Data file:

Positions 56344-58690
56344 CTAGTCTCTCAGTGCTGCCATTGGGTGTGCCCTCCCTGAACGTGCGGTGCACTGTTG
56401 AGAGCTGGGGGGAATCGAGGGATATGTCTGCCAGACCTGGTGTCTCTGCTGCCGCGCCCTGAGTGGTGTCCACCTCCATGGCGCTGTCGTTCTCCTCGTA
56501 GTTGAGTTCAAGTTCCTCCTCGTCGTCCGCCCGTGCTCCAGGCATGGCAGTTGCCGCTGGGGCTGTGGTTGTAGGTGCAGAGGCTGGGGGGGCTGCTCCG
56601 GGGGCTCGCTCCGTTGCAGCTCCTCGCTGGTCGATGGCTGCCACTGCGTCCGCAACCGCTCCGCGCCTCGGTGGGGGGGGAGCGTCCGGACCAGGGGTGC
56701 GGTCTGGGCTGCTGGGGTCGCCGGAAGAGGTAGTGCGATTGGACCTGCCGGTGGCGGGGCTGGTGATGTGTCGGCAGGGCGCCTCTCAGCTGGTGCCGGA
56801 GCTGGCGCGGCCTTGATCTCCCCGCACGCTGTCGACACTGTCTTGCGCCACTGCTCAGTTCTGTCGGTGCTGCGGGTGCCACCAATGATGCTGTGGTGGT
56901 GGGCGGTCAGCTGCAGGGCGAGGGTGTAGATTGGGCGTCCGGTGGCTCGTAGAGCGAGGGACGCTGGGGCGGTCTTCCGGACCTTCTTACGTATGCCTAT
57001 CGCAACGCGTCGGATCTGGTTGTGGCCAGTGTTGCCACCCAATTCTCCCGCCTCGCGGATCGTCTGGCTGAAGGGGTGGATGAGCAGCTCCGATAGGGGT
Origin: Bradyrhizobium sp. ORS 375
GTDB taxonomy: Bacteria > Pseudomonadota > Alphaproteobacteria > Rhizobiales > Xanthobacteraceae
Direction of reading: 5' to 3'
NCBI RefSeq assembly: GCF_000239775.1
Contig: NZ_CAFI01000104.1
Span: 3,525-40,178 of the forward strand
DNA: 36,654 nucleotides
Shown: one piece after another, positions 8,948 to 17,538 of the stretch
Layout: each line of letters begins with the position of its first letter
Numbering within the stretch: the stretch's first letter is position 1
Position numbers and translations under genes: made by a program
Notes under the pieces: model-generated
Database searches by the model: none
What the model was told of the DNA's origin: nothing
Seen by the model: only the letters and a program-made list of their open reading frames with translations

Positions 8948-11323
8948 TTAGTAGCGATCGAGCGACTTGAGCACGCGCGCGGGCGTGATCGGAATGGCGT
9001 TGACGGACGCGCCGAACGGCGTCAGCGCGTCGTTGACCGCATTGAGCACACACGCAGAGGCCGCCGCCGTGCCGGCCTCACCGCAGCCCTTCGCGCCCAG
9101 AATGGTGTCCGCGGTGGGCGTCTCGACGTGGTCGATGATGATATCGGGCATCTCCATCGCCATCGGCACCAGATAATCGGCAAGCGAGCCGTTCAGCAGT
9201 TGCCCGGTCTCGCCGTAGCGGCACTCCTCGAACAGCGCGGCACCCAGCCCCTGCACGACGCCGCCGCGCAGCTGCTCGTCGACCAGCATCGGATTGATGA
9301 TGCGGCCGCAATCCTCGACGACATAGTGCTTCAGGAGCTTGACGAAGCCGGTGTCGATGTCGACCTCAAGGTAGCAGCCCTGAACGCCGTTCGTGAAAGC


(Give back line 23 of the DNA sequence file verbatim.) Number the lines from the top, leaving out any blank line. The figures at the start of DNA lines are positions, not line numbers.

What the model was told of the DNA's origin: nothing